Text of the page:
Thanks to progress credited to the Affordable Care Act, only about 11 percent of Americans lack health insurance. Yet approximately a third – more than 100 million – remain dentally uninsured, according to the National Association of Dental Plans (NADP).
Dental coverage was never a major focus of the ACA. Still, some headway has been made in getting oral health benefits to more Americans since its passage. Continue reading
Source: 19th Annual Towers Watson/National Business Group on Health Employer Survey on Purchasing Value in Health Care. © Towers Watson 2014.
For the purpose of this blog post, let’s leave aside the decade-plus ideological fight about whether health savings accounts (HSAs) are a good or bad idea.
Let’s just look at what happens to people who have them, at least according to this recent article by Michael Fletcher, a national economics correspondent for The Washington Post. His argument is that people could save money on health care – if they knew how to use their HSAs. Continue reading
Photo: Pia Christensen/AHCJ
Dental benefits are on many people’s minds these days, as stories from across the country testify.
In Georgia, Rockdale County employees are facing an increase in their premiums, Alice Queen of The Rockdale Citizen writes. Premiums are also rising in Anoka County, Minn., Peter Bodley reports for The Anoka County Union Herald. In spite of the expense, these jurisdictions acknowledge the importance of providing dental benefits.
Research shows that without dental coverage, people get less care and suffer more.
Yet the expense of benefits and the complexity of obtaining them continue to present barriers to many people, and the Affordable Care Act did not completely address these problems.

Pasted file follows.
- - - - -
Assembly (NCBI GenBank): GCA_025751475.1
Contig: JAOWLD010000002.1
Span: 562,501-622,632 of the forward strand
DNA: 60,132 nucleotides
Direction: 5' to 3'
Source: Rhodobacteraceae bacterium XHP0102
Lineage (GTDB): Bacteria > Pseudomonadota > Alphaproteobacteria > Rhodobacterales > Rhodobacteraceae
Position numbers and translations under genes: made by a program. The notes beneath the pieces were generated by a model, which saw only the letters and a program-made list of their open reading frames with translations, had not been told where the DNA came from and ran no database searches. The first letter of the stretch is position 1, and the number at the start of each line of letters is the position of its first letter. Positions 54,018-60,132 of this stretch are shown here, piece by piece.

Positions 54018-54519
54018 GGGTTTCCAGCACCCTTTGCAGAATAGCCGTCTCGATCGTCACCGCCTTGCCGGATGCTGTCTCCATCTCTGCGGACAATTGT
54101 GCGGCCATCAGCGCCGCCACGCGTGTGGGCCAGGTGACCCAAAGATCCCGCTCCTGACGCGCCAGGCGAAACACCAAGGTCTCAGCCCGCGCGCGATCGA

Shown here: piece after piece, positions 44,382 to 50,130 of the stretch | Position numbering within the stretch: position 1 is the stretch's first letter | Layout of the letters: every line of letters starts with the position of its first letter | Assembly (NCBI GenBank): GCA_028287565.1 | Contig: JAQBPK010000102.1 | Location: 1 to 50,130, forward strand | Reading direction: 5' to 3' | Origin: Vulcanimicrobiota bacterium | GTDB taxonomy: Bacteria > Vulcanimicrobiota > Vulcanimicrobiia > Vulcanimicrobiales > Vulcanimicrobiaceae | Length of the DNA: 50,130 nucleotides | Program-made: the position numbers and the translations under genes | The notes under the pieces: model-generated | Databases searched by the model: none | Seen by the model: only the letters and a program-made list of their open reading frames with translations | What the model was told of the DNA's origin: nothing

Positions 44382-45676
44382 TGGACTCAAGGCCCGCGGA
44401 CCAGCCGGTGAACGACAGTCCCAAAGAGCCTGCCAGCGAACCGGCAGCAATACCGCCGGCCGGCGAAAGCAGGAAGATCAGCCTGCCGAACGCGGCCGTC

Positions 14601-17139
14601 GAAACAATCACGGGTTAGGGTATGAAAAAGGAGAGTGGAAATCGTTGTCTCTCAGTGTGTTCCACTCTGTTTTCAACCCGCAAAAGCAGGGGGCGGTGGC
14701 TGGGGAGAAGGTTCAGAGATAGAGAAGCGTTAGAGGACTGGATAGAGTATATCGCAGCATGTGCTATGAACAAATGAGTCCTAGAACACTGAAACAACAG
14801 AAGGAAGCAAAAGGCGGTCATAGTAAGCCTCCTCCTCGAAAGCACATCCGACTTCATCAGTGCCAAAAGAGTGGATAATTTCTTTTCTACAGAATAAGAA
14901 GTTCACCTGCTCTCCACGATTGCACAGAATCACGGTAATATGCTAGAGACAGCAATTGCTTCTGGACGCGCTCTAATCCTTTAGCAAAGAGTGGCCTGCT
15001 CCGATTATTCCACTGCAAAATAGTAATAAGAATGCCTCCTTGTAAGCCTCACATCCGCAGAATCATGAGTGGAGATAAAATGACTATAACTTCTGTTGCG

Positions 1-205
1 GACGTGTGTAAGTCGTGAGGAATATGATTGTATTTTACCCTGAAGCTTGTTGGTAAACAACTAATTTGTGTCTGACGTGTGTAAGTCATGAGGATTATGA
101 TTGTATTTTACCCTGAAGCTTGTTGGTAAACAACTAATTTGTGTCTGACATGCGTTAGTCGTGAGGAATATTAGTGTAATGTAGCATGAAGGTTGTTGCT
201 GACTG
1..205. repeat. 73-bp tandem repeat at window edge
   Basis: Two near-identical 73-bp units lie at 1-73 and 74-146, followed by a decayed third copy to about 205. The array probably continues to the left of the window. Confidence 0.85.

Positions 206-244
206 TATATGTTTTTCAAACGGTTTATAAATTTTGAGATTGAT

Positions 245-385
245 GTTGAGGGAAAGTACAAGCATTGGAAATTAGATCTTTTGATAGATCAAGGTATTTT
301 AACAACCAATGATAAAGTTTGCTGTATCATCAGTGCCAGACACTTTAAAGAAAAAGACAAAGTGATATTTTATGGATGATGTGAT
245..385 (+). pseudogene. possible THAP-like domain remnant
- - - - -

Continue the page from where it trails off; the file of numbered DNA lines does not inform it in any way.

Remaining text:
A new report from Milliman, the actuarial firm, shows employers’ health care costs rose only 5.4 percent since last year. The report also showed how employers are changing their employee benefit plans to control costs.
Here are a few highlights from the 2014 Milliman Medical Index (MMI) report:
- The 5.4 percent rate of growth from last year to this year was the lowest annual change since Milliman produced its first MMI in 2002 and is down from 6.3 percent last year. The 5.4 percent is still higher than the rate of growth in the consumer price index (CPI). Continue reading
State and federal policymakers should take steps to make dental benefits less costly and more widely available under the Affordable Care Act (ACA) according to a panel of experts convened by the nonprofit National Academy for State Health Policy.
While oral health advocates were heartened to see pediatric dental benefits included among the health reform law’s essential health benefits (EHB), the task of making them available on state marketplaces and getting consumers to buy them has proven to be complicated.
Dental benefits have traditionally been sold separately from other types of health insurance, and the “ACA and subsequent federal guidance treat pediatric dental benefits differently from the other EHB categories, creating unique challenges in implementing the vision of a guaranteed pediatric dental benefit,” concludes the experts’ report, released today. Continue reading